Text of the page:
From a performance perspective a poly bush will tighten up the chassis by removing unwanted flex in the suspension and steering assemblies and so provide more feel and precision. They come in various states of firmness (rated in ‘Shores’) allowing an owner to choose between handling or comfort. Make no mistake, renewing the bushes on your oldie will reap rewards if for no other reason that rubber bushes degrade so gradually that you may not have noticed any deterioration – until you get the chance to drive an identical make and model that’s been overhauled in this department says Polybush.

In fact, some specialists recommend this modification (if it can be called that) as the first step to improving a classic, especially if you also opt for a harder type as it can help compensate for ‘relaxation’ of the body and chassis structure which inevitably occurs over time.


There’s several different types of bush. First off is a straight like-forlike replacement and this is the most popular type say most makers. Above this is the fast road or ‘Touring’ alternative which is notably harder for better precision and yet without unduly hurting comfort and refinement, unlike track/motorsport types which are very much a no compromise bush.

For the vast majority of motorists, the standard and Touring bushes are the best bet because track types are really much too harsh and uncompromising for normal drivers. According to Powerflex, a correctly formulated polyurethane is as good if not better at noise, vibration and harshness suppression when compared to worn rubber ones. At the other end of the performance scale, its Black Series bushes are manufactured using Black 95 Shore, to provide maximum control of chassis geometry. This compound can be up to 80 per cent more resistant to load than standard rubber and 25 per cent stiffer than the company’s regular performance material.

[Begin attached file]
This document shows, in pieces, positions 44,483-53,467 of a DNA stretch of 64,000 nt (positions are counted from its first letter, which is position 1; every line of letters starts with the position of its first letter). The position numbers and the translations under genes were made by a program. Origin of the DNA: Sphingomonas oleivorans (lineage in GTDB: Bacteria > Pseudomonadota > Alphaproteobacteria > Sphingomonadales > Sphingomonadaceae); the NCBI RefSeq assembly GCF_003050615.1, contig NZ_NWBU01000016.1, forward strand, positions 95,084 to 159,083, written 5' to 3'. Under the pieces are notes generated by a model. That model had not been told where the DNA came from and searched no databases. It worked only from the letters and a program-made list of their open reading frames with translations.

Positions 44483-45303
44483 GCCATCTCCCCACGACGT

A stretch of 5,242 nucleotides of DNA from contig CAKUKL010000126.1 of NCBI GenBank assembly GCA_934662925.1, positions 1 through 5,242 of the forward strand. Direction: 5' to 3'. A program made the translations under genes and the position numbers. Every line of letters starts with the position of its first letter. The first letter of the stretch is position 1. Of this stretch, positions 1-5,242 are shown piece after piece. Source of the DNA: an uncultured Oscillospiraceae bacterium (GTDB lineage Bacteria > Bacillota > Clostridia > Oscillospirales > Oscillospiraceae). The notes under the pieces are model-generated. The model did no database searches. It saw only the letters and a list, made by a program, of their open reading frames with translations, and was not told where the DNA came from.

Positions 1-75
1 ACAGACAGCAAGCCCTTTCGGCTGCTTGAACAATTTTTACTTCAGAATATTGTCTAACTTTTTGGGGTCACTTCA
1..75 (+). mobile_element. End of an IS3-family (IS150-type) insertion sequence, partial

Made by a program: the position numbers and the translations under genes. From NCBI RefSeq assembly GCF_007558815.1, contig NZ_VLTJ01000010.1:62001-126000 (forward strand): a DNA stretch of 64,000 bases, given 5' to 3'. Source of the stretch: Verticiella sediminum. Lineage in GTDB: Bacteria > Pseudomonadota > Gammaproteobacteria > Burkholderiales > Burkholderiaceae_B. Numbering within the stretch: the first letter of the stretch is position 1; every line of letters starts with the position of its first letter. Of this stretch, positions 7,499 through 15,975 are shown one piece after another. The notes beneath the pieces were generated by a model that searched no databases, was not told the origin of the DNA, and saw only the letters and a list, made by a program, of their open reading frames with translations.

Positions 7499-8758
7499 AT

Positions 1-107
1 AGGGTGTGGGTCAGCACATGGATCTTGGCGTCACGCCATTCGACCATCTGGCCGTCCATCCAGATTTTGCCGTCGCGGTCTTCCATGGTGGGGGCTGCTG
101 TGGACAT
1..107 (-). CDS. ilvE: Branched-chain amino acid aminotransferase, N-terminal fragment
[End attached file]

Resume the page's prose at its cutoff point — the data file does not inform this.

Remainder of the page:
Polybush [the company] markets three levels, performance (the stiffest aimed at track driving, Dynamic (fast rod) and Comfort, which unlike the others is not coloured red but a blue/purple and are normal types, so don’t always go by colour as an indication of their performance and hardness. Superflex says its default colour is now black. “There are still some dark blue bushes in our range which are being phased out,” it told Classic Motoring.

Where you uprate depends upon your desires and the classic you drive as they all differ and this is why you should consult a marque specialist first. For example, Jag XK experts Bristol Classic and Sports Cars prefers the Australian Superpro because, it says, unlike the others it has tried, offers the ideal compromise for this particular chassis.

Virtually anything where there’s a compliance bush residing can be polybushed; anti-roll bar mounts, subframes, wishbones (a very common replacement on modern classics), steering racks, strut top mounts… the list is ever expanding but there’s no need to automatically opt for a performance replacement. Chris Witor of Superflex told us; “Some bushes will make little or no improvement to handling eg: spring insulators, whereas replacing worn bushes at key locations eg tie bars, compliance bushes, control arms and trailing arms will get rid of some quirkiness in handling”.